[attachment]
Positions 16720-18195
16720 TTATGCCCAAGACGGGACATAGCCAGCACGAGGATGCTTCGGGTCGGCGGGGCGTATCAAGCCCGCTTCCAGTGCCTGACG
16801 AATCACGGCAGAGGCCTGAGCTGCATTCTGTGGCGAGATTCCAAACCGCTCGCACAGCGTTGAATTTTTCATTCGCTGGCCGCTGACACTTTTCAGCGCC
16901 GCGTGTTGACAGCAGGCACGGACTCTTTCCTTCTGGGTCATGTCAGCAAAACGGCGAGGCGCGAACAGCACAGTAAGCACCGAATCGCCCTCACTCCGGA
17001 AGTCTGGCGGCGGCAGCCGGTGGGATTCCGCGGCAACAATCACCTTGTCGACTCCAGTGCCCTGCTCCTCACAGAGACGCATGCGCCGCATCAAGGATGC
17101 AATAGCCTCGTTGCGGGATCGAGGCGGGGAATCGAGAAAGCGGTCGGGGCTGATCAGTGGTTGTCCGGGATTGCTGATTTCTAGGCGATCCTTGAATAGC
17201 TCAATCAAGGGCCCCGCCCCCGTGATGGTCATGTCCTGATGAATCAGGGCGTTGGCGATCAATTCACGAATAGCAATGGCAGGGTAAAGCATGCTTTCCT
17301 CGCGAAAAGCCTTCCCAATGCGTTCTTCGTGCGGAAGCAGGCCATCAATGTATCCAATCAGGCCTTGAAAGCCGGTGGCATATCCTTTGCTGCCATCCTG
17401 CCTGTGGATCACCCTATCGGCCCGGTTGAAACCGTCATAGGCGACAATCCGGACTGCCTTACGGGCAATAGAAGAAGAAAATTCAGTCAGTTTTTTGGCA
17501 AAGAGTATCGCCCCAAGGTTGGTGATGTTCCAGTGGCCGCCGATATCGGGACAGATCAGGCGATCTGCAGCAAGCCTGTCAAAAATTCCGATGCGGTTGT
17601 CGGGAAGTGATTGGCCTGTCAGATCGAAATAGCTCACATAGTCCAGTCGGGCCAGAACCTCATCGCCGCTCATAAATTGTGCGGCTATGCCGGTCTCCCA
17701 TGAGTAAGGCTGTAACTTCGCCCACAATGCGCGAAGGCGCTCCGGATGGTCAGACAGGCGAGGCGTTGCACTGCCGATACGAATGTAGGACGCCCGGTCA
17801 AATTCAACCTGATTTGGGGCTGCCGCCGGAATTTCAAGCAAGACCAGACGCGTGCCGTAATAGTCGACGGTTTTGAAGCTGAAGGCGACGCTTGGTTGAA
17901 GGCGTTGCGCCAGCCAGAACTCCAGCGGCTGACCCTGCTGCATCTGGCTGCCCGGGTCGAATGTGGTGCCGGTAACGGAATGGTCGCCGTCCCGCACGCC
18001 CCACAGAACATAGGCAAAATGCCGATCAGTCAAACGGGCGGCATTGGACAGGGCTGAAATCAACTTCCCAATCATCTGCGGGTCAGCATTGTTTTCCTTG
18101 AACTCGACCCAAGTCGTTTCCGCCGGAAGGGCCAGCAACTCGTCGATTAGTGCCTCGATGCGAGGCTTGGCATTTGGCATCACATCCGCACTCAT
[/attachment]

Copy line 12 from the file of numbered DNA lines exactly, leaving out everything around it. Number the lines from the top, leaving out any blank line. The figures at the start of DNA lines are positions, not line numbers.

17701 TGAGTAAGGCTGTAACTTCGCCCACAATGCGCGAAGGCGCTCCGGATGGTCAGACAGGCGAGGCGTTGCACTGCCGATACGAATGTAGGACGCCCGGTCA